3. Reduce Outside Stressors
Aside from the interrogation, there are other stresses that add to the anxiety of a job interview. There’s the fear that you’re going to be late, that you’ll have trouble finding the office, or a door will be unexpectedly locked. There’s the fear of technological failure, that your Skype program won’t have sound or your wifi will decide to fail. And there’s the fear that you actually got the time and date mixed up, and my god how awful would that be?!
To make yourself feel better, be prepared. Quadruple check the time and date. Have your friends Skype with you the night before to make sure you know how to run the video program. Use Google Maps to figure out your best route, and give yourself plenty of time to get there.
Prior to an in-person interview, I usually like to arrive a solid thirty minutes early. That gives me time for any travel issues and a chance to scope out the area (to see if I would feel safe working there). Then, when I have time to kill — because I always end up having time to kill — I pretend I’m on a phone call and run through my potential interview responses. (Yes, I know that may seem silly, but it really helps.)
If you can think of a worst case scenario, prepare for it. Knowing how to handle a potential “gone wrong” situation will give you the confidence to actually handle it, should things go belly up.
4. Breathe Deeply
The worst part of an interview, for me, is always the actual interview. Even when I have my responses at the front of mind, there is always one question that trips me up, throwing me completely off my game. My heart hammers in my chest, I feel my face flush, and I panic. I think about how I must appear to the interviewer rather than focusing on the question I need to answer.
I’ve learned that the best thing to do when this happens is to take a breath. It’s sounds too simple to work, but it does help. When you’re in an interview, things feel as if they are moving fast, but if you take a moment to breathe, it’s not going to reflect poorly on you. In all actuality, your interviewer probably won’t even notice.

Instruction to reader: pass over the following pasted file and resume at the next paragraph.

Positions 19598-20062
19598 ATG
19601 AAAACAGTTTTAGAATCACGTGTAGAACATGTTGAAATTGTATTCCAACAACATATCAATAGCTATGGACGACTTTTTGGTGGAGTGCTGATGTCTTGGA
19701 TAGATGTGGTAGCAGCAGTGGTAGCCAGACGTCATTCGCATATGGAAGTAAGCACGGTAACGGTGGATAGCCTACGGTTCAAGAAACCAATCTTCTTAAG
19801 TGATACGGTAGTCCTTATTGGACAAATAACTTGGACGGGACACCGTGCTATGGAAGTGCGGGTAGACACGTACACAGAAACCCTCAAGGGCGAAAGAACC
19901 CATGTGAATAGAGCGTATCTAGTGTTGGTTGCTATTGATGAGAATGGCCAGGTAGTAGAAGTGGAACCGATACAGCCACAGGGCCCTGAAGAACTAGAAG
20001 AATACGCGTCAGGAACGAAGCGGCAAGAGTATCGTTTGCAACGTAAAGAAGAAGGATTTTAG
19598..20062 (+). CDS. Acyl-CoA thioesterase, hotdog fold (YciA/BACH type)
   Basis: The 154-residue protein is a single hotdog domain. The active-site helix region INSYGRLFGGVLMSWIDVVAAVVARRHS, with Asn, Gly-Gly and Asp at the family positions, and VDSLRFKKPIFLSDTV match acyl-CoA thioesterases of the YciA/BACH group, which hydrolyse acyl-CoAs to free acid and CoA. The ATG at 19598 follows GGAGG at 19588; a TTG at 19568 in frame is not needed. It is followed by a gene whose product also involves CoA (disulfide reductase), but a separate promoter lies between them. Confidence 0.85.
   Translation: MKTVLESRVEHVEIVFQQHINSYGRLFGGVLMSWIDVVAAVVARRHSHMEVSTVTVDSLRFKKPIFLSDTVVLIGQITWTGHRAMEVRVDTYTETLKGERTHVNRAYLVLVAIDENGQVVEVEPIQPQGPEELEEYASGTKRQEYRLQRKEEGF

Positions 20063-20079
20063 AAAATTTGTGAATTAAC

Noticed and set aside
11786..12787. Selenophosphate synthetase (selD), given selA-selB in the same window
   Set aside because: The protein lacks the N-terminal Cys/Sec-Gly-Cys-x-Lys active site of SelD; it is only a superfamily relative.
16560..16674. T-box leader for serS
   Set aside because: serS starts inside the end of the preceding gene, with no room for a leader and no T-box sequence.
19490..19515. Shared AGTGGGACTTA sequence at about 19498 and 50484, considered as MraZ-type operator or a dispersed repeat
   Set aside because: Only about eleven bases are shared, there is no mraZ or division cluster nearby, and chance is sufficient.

Though it may feel like you need to get all your answers out fast, it’s totally okay to take time to think. Gather your thoughts, then say what you need to say. Your interviewer will appreciate a thoughtful response.
5. Reward Yourself
Once the interview is over, release all that tension you have. You did it, you interviewed! You faced your fears and talked to someone, professionally. Congratulations!
Maybe it went well, maybe it didn’t, but don’t spend those first moments after the interview worrying about how it went. I know all too well how easy it is to overanalyze every word your interviewer said and to panic about how you acted. In the past, I’ve freaked out about the way I pushed in a chair and about the way I misunderstood the phrasing of a question.
The truth is you can’t do anything about your interview once it’s over. It’s scary, I know, but whatever happens next in the interview process is beyond your control.
If you can’t stop the anxious thoughts, do something to distract yourself from them. Give yourself a treat. Go for a relaxing walk or see a movie. Head home and play your favorite video game or read your new book.
You deserve a little payoff after all that hard work and stress.